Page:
How a DC Journalist Eats After Losing 90 Pounds

A DC writer for Freethink Media, Mike Riggs hasn’t always been a health nut. In fact, he used to weigh 280 pounds. But in 2012,  he started working out again and quit smoking, and in 2014, he cut back on alcohol and started keeping a food diary. Over the course of four years, Riggs lost 90 pounds.

He wrote for The Washington Post about how he helps keep the weight off by turning down office food pushers and refusing to give in to the social pressures to eat calories he didn’t needso we reached out to see how Riggs continues to craft his diet on a day-to-day basis. While he no longer keeps a strict food diary like he did during the first six months of his new diet, he says he reevaluates what he’s eating once a month by using the MyMacros+ diet tracking system for a full week.

“Recalibrating steers me back toward proper quantity sizes if I’m starting to under or overestimate and reminds me that it’s perfectly possible to eat well without eating in excess,” says Riggs.

Riggs says that before he made his diet change, a typical day might include a ham, egg, and cheese bagel for breakfast; a sandwich and chips for lunch; a muffin or energy bar snack; carbs accompanied by a protein for dinner; and maybe two or more servings of alcohol to wash it all down. Below, see how Riggs eats now.


All photographs courtesy Mike Riggs.
“I have a three-breakfast rotation depending on how I’m starting my day,” says Riggs. “When I lift before work, I’ll have oatmeal with whey protein powder and blueberries. I lifted after work today, so breakfast was all protein and fat; in this case, sugar-free almond milk, chocolate whey protein powder, and a raw egg, blended together with a pinch of salt and a dash of cinnamon. The egg makes the shake creamier and adds just enough fat to keep me full for a few hours. If I’m cooking breakfast for my partner and myself, I’ll do the civilized thing and make scrambled eggs. That said, raw egg is delicious.”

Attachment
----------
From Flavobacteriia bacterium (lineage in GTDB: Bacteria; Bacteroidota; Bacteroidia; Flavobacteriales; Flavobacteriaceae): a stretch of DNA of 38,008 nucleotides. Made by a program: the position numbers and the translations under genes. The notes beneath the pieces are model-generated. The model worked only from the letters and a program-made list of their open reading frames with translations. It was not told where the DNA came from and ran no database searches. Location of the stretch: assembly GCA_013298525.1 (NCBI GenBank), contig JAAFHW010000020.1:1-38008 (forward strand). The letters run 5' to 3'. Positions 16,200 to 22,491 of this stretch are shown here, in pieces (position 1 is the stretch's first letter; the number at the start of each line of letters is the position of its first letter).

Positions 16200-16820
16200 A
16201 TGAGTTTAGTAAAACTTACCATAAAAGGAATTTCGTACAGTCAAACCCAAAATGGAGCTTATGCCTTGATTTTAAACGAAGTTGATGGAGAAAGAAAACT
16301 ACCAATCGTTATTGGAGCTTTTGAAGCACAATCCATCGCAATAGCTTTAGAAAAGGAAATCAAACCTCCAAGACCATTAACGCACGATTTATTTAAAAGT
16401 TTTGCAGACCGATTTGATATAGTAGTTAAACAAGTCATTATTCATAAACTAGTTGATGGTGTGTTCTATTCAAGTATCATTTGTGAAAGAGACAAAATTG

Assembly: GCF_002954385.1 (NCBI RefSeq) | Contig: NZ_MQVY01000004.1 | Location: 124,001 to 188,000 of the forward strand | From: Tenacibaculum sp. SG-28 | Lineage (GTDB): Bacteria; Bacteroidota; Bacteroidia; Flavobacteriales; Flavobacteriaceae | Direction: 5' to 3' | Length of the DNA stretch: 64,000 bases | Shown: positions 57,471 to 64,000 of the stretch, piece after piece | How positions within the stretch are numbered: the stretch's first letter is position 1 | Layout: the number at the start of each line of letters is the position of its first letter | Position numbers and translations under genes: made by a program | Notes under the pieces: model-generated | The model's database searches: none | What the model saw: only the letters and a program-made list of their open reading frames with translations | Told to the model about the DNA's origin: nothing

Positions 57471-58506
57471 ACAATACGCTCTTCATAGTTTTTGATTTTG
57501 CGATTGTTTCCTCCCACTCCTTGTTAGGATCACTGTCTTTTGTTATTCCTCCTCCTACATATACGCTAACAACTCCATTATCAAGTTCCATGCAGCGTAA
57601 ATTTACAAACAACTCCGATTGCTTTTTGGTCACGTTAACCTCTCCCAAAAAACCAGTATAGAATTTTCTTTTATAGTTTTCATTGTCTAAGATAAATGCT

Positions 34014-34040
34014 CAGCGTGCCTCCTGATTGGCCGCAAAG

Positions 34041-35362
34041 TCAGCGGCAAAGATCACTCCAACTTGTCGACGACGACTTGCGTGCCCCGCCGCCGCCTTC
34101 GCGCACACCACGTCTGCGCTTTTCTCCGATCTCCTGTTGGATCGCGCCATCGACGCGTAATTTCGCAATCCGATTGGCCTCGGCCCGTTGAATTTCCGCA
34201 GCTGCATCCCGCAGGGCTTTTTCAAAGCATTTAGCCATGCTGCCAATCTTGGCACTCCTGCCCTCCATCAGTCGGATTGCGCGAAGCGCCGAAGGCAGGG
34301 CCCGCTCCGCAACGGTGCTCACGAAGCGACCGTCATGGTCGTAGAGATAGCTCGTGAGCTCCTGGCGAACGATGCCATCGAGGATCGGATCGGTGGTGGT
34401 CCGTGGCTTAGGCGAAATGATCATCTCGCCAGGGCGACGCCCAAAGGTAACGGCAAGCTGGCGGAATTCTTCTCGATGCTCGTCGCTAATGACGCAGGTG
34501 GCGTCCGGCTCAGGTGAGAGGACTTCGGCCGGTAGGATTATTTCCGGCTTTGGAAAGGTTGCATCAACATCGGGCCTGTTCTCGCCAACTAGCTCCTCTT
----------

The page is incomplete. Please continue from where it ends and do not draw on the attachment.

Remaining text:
“If we have leftovers from the night before, I take them for lunch,” says Riggs. “Otherwise, I either make a salad or pack a full container of cottage cheese and some raw veggies. Cottage cheese is great on its own—lots of protein and just enough fat with very few carbs—and I love the simplicity and subtle barbarity of polishing off a full container throughout a work day.”

Pre-workout Snack


“If I lift after work, I’ll have my oatmeal, whey, and blueberry mess right before I leave the office,” says Riggs. “Just add water (whole milk of I’m feeling decadent) and let it sit in the fridge so everyone can mingle. The mix of slow and fast carbs gets me through my bike ride home and into the gym, even if it’s miserably cold outside.”



“My parents were courteous enough to start me on liver at a young age, which is why I don’t mind eating it at least once a week now,” says Riggs. “While we used to eat it breaded, fried, sparkling with salt, and smothered in hot sauce, today I’m fine with just sautéing it in a little bacon grease or butter, with some veggies. I make this at least once a week, normally when my partner’s not home (liver is exceptionally fragrant, in that she takes exception to smelling it all the time). While I’ll order it medium rare at Old Ebbitt, I prefer to cook it to death at home. I take the leftovers for lunch and eat them cold.”

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Consult with your doctor before beginning a new diet. Washingtonian does not endorse any diet without the supervision of a medical professional. 

Associate Editor

Caroline Cunningham joined Washingtonian in 2014 after moving to the DC area from Cincinnati, where she interned and freelanced for Cincinnati Magazine and worked in content marketing. She currently resides in College Park.